Saturday, 02 December 2023
The signing of historic Turkey-UK free trade deal

The signing of historic Turkey-UK free trade deal

Avoiding any trade disruption, Turkey and the United Kingdom signed a free trade deal that covers all industrial and agricultural goods.

As the global economy faces significant challenges amid the coronavirus pandemic and the Brexit talks sour prospects for a stable market within the EU, a free trade deal between Ankara and London provided a much-needed relief for business people in both countries, strengthening the natural partnership between the two nations.

The trade ministers met on a video call on Tuesday and representatives signed the deal. It will come into force on January 1, which coincides with Britain’s departure from the single EU market. 

London secured a trade agreement with the bloc last week.

Here we look at the details of the deal and the bilateral trade among Turkey and the United Kingdom.

“The most important deal in decades”

The deal is one of the free trade deals it has over twenty countries, including Israel, Serbia, Bosnia-Herzegovina and Singapore. Turkey negotiates and concludes free trade agreements with third countries in parallel with the 1995 EU Customs Union agreement. 

Turkey’s President Recep Tayyip Erdogan yesterday described the deal between Ankara and London as the "most important trade deal" since the customs agreement.

What makes the deal unique is the volume of bilateral trade among the countries and the vital role of the products traded. The UK's international trade secretary Liz Truss said in a statement on Tuesday that the deal covers trade worth £18.6 billion ($25 billion). 

 “The deal will secure existing preferential tariffs for the 7,600 UK businesses that exported goods to Turkey in 2019, ensuring the continued tariff-free flow of goods and protecting vital UK-Turkey supply chains in the automotive and manufacturing sectors,” the statement said. 

About a third of the engines built in the UK go to Turkey as one in five new vans sold in Britain come from Turkey. 

“A historic day for Turkish-UK relations”

There are more than 3000 British companies operating in Turkey. Main Turkish exports to the UK are mainly gold, made-up textile articles, garments, electrical and non-electrical machinery, motor vehicles and parts, iron and steel products, insulated wires, cables and other electric conductors.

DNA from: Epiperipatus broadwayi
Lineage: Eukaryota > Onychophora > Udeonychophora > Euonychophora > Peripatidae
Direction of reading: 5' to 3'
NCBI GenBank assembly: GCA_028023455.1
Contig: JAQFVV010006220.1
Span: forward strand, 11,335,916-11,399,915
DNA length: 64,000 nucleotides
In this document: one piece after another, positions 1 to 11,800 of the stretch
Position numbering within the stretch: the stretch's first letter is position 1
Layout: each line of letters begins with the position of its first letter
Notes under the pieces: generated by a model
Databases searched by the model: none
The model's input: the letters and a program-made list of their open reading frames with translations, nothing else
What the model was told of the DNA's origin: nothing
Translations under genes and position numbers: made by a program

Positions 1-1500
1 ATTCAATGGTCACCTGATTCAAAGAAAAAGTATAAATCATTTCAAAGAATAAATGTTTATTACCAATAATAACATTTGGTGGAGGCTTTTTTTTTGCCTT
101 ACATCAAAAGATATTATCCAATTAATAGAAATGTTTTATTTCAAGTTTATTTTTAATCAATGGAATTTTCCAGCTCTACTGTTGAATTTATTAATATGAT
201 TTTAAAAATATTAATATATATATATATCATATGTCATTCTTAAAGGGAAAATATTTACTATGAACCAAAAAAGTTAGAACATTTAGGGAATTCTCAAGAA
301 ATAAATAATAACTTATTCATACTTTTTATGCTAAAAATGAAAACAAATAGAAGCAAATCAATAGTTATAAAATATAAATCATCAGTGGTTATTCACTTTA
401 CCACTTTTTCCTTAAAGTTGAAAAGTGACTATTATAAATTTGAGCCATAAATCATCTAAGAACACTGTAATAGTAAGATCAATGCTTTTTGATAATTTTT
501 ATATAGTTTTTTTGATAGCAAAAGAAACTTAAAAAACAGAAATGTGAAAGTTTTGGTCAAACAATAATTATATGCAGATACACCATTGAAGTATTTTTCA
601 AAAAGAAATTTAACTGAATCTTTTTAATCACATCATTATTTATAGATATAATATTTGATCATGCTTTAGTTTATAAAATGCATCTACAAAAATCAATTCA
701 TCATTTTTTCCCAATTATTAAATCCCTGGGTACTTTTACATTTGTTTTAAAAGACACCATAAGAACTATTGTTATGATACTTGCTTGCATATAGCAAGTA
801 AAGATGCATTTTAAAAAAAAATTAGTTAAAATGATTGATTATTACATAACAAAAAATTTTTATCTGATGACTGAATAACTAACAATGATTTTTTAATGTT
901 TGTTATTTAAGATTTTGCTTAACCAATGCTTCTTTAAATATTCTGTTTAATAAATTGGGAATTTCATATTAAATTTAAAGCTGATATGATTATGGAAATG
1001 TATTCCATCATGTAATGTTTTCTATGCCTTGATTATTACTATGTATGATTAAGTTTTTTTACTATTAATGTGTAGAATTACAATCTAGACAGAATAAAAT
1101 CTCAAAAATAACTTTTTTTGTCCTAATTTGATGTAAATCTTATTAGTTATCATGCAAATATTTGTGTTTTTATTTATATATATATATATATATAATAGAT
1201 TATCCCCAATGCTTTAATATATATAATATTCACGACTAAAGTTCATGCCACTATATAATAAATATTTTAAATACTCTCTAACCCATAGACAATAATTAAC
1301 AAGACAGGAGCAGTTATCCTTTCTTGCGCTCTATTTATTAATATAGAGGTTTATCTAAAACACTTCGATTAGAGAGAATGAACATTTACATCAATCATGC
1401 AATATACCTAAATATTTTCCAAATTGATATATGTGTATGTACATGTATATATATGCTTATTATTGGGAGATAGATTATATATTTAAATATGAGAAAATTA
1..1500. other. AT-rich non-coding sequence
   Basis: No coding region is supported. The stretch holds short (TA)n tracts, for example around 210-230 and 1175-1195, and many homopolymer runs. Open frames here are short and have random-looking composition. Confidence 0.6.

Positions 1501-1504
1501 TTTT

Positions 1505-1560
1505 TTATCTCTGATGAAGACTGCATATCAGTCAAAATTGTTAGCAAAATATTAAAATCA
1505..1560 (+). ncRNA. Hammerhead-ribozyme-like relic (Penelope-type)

Main imports from the UK are diesel and semi-diesel engines, automobiles, tramp iron, steel and their ingots, medicinal and pharmaceutical products to be used in treatments and protection.

The deal is basically a continuity agreement that replicates the existing trading terms between Ankara and London with tariff-free trade on all non-agricultural goods.

“Today’s agreement will ensure preferential trading terms for UK businesses that exported more than £1bn worth of machinery, and iron and steel exports worth £575m, to Turkey in 2019. It also ensures UK businesses can continue to import under preferential tariffs, compared with no agreement,” Russ said.

“Tariffs applied to UK imports of washing machines and televisions will remain at 0%, compared to up to 2% and 14% respectively under WTO terms. Vital UK-Turkey supply chains will also be protected for automotive manufacturers.”

Turkish Minister Ruhsar Pekcan said it was a historic day for Turkish-UK relations.

"This is a historic day for Turkish-UK relations. We are taking the first step towards further deepening our ties... We reached a tariff-free agreement, as planned, which includes all industrial and agricultural goods," she said.

How the business community reacted 

The agreement also contains a review clause that requires the two nations to meet within the next two years to expand the content to include services like digital services, and regulations on trade and agriculture.

The UK is Turkey’s second-biggest export market and Turkey’s fifth-largest investor. 

There were fears among business people of the two countries recently because of Turkey’s customs union agreement, which in theory would have brought hefty tariffs. But, following the deal, the worries leave their place to relief.

“Without the deal about 75 percent of Turkish exports to the UK would be subject to tariffs, causing loss of some $2.4 billion, but the deal eliminates this risk,” Pekcan said on Tuesday.

"It (deal) paves the way for a new, more ambitious deal with Turkey in the near future," her counterpart Russ added in the video call.